Last Updated 22 Jun 2020

Gender Roles and Marriage

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Compare and Contrast of Gender Roles and Marriage Gretchen Farricker ENG125: Introduction to Literature Instructor: Concetta Williams April 15, 2013 In this essay, I would like to compare and contrast gender roles and marriage and initially show through two literary works found in my text the differences and likenesses of each story, as they are being told to the audience essay writer typer. The initial stories that I have chosen to use for this essay are “The Necklace”, by Guy de Maupassant and also “The Secret Life of Walter Mitty”, by James Thurber.

I will attempt to compare and contrast both stories and give the audience a brief synopsis, explaining the likenesses and differences and engaging the reader, whilst doing so. Gender roles and marriages can play an important role in literature. It can be one of the most influential ways that gender roles are constructed. Works of literature construct images of boys and girls and men and women. These works usually depict the girls and women doing housework, playing with dolls, and cooking.

The men are usually depicted as sports players and lovers, providers, and figures that are overall stronger than women. Guy de Maupassant’s, “The Necklace” and James Thurber’s, “The Secret Life of Walter Mitty” are two works of literature that focus on the themes gender roles and marriage, with some similarities, but with even more differences. In “The Secret Life of Walter Mitty,” Thurber shows a marriage that is not typical. In this marriage, Walter has a wife who is controlling, bossy, and runs the household. She’s aggressive, overbearing, and condescending.

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She’s everything Walter, the husband, is not. In comparison, Walter is very passive and compliant. This type of gender role reversal is quite unique considering that Thurber has given Mrs. Mitty the character traits that are generally expected of the man or husband to possess, and Walter has the traits usually given to the woman. In “The Necklace,” Guy de Maupassant focuses on femininity. He develops a character as a woman who possesses all the attributes needed to be desirable by other men. “She had no dresses, no jewelry, nothing.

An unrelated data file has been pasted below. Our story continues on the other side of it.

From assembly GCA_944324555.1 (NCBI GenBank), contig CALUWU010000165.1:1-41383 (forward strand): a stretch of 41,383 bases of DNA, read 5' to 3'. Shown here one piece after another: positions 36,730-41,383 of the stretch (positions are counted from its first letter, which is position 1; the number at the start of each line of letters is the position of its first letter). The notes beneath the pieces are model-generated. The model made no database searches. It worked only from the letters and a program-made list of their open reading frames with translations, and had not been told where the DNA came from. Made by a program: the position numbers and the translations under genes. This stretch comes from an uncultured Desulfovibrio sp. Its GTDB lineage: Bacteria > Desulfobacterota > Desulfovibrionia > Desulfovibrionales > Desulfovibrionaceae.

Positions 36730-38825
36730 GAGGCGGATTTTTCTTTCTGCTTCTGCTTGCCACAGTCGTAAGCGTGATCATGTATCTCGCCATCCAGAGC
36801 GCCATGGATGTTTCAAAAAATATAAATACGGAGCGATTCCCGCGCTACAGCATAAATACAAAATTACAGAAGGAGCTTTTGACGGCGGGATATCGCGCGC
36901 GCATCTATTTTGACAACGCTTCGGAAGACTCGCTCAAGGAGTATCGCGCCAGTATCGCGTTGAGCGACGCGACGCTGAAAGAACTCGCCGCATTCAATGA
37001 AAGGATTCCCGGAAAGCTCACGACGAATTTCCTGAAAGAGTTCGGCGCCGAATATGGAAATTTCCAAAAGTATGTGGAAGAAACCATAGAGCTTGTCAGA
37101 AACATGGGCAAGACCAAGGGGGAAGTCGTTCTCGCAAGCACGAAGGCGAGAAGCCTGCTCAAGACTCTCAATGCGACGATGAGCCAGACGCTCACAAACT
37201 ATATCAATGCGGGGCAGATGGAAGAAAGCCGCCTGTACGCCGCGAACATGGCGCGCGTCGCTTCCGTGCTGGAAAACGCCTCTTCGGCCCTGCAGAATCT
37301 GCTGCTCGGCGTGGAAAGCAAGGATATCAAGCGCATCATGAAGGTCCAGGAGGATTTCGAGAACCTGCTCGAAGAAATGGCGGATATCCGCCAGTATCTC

And she loved nothing else; she felt herself made for that only. She would so much have liked to please, to be envied, to be seductive and sought after (Clugston, 2010). ” She’s in a marriage where she does not care for her husband and hates the house in which she resides. Because she is a woman and is living a world where men are dominating, she has absolutely no control over her life. The author played upon feminine characteristics making Mathilde overly emotional and extremely sensitive. “Walter’s failures in life and his successes in dreams are closely connected with gender roles.

Everyday life for him consists of being ridiculed by women, such as the one who hears him mutter “puppy biscuit” on the street and his wife who nags him. Among women, Walter is subservient and the object of derision. Among men, Walter fails to meet traditional expectations of masculinity. He is embarrassed by his mechanical ineptitude: when he tried to remove the chains from his tires, he ends up winding them around the axles, and he has to send for a tow truck. The mechanic who arrives is described as “young” and “grinning. The description implies that the man, younger and more virile, is laughing at Walter’s ignorance of cars and makes Walter feel emasculated, or less of a man. Walter resolves that the next time that he takes the car to the shop to have the chains removed that he will cover his shame by wearing his right arm in a sling. Walter compensates for his failure to fulfill conventional expectations of masculinity in his daydreams. His fantasies center around feats of traditionally masculine prowess, and many of them involve violence.